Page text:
I took Grace’s hand while the others went their separate ways.

“Will Mom come too?” Grace asked.

“She’ll come later,” I said, cracking a smile. “For now it’s just you and me.”

Once we were close enough, our initial group of scouts opened the hatch and climbed out onto the roof of the submarine. The creaking, rust-colored cargo ship loomed over us like a monster. It truly was massive, possibly used for transporting heavy machinery.

The witches among us—Ibrahim, Corrine, Arwen, Brock, Mona and Shayla—vanished us onto its sprawling deck. Then we split up to begin our search. We checked the entire deck and verified it was devoid of life. Then we split up into pairs and trios to begin searching the rest of the ship.

Keeping Grace close to me, I crept through a door and descended a narrow staircase to the level beneath.

“Now tell me,” I whispered to her as we reached a wide corridor at the bottom of the stairs. “Before we decide on any course of action, what is the first thing that we must always do?”

“Scope the place out for vulnerabilities, i.e. humans.”

“Good,” I said.

We moved down the corridor and reached the end of it. Every door in the hallway had been open, leading into empty cabins. We turned left down another corridor and then another. Still no signs of life. Then, on the third level down, Kiev’s voice crackled through our earpieces.

“Ogres,” he said. “From the fifth level downward. So far, they all appear asleep.”

I grimaced, exchanging a glance with my daughter, whose eyes were wide and alert.

“Glad it’s not Bloodless,” Grace murmured.

“Yes. I guess it could be worse,” I replied. “Now, if all is going to plan, the witches will be sealing off the areas the ogres are in. Remind me why that is?”

“Because, wherever possible, humans need to be located and evacuated first, before supernaturals are stirred… and we still don’t know if there are humans here.”

“That’s right,” I said.

Our earpieces went silent for a while again, with the occasional person chiming in to say that they had still found no humans, although they were discovering more pockets of ogres to seal off. As Grace and I ventured deeper, we too began finding sleeping ogres in the larger storage rooms.

“Maybe there are no humans here,” Grace whispered.

“That is an assumption we never make until we have searched in every nook and cranny.”

As if to prove my point, we had just finished scoping out our portion of the ship when Jeriad spoke: “We’ve found humans. Head to the tenth floor down—” His breath hitched suddenly. “Oh, gods. This is not good. Hurry, people.”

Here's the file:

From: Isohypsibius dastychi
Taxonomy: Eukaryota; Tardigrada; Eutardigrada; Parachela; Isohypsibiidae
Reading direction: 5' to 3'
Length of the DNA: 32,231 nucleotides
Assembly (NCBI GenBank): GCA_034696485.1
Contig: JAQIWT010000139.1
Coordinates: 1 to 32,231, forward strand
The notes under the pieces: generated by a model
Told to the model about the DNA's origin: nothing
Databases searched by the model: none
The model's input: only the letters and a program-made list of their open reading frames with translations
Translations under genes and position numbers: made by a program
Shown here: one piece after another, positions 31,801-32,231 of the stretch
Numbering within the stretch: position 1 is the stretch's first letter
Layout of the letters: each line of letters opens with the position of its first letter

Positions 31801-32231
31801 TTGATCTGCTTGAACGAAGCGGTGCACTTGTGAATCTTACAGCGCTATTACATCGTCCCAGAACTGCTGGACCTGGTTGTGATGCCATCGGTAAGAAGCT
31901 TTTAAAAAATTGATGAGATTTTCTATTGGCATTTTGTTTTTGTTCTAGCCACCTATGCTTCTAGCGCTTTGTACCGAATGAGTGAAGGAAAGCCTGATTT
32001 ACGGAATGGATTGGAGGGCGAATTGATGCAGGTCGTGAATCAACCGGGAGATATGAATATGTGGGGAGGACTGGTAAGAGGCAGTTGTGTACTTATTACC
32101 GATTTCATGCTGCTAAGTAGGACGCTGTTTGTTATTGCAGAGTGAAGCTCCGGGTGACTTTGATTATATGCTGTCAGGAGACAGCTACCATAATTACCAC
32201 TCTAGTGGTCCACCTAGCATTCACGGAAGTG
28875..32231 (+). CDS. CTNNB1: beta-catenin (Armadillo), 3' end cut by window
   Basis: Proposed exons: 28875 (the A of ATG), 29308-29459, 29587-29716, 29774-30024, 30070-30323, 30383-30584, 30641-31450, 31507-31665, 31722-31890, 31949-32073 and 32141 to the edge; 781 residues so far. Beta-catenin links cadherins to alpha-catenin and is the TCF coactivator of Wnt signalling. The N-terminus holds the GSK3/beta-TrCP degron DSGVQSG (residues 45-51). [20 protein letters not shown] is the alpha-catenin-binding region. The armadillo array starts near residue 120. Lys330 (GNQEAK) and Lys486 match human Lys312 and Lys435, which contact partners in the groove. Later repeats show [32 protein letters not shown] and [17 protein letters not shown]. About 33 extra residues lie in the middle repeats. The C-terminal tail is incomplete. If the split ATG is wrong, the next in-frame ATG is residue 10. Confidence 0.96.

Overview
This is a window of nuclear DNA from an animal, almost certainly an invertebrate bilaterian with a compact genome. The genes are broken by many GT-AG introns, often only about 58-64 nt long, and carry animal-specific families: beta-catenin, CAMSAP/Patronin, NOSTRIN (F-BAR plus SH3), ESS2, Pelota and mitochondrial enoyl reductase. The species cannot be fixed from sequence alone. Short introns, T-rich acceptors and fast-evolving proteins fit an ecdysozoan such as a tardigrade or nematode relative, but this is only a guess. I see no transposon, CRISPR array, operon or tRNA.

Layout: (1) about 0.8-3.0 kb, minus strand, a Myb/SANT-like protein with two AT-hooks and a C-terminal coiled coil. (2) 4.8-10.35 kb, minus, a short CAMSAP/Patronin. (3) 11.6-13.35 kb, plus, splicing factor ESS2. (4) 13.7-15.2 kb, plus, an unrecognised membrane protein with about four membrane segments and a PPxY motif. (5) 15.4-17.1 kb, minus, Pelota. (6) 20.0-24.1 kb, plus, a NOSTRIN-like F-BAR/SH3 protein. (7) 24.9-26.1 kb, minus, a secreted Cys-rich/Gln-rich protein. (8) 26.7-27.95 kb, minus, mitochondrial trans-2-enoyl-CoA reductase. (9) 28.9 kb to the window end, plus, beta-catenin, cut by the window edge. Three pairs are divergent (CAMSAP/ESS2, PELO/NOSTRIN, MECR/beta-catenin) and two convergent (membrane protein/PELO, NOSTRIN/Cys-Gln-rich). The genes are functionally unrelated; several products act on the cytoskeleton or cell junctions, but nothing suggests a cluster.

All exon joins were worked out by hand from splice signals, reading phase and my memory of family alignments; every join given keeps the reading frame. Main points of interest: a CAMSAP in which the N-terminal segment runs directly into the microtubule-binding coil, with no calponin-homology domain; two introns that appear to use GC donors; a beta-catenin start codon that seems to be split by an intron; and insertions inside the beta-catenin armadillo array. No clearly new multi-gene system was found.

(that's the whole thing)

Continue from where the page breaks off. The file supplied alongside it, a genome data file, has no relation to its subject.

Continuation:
I grabbed Grace’s hand and we rushed downward. We spotted a group at the end of a long corridor, standing outside a steel door. All of them were already there, waiting for us, except the witches. My father looked at me darkly as he indicated the steel door. I stared at it and could already detect a nasty stench coming through. The stench of rotting bodies.

“We already took a look,” Xavier said, his nose wrinkled in disgust. “A lot are already dead.”

“All right, well, now that all of us are here”—I looked to Grace pointedly so she understood that I was emphasizing another point in her training now—“we must go in and salvage all those we can, and then later come back to deal with the ogres.”

We steeled ourselves as Jeriad and Heath pushed open the door. The stench was so overwhelming, I was worried one of us would pass out. As we descended, I fumbled against the walls and found a light for the non-vampires among us. The scene beneath us was just as bad as the smell. I wanted to cover my daughter’s eyes, but I reminded myself that gone were the days where we hid our children away.

As Xavier said, many corpses scattered the floors, and those still alive hardly appeared to be in a much better state. They all looked painfully emaciated, some of them with limbs missing, maybe even half chewed off. All of them were men, with the same dark uniform. Workers. Poor guys. The ogres had not cleaned out their food bunker in a while…

“Okay,” my father said, grimacing. “The witches are still sectioning off the ogres—there appear to be more than we thought—but in the meantime we can start salvaging… whomever there is to salvage.”

We tried to work efficiently, forming a chain as we escorted the surviving humans up the stairs one at a time and laid them down in the corridor. Once we’d fetched as many as our present group could carry, we hurried with them back up to the deck. In the meantime, we communicated instructions via the intercom to those waiting in the submarine. By the time we arrived on the upper deck, my aunt Vivienne, my mother and Rose had already prepared five lifeboats. We had taken the humans who’d looked like they had the most chance of living during this first shift. We needed to hurry them to the submarine where they could start receiving medical treatment.

We carried them into the boats and escorted them back across the waves toward our submarine. Here, we formed another human chain to lower them down.

Corrine spoke through our earpieces. “Okay. The ogres are dealt with.”

“Good,” my father said. “Head down to the humans, and help us get the rest off quickly.” We had more witches in the submarine, but we needed them to stay down there to begin treating the wounded.

Having emptied the boats of humans, we were about to head back to the ship when a blinding light flashed in the sky, followed by a deafening explosion that sent shockwaves through the ocean. The submarine rocked violently. My eyes, still sore from the flash, traveled up to see a large black helicopter shaped like a wasp with letters painted on its side: IBSI. They had just dropped a bomb.

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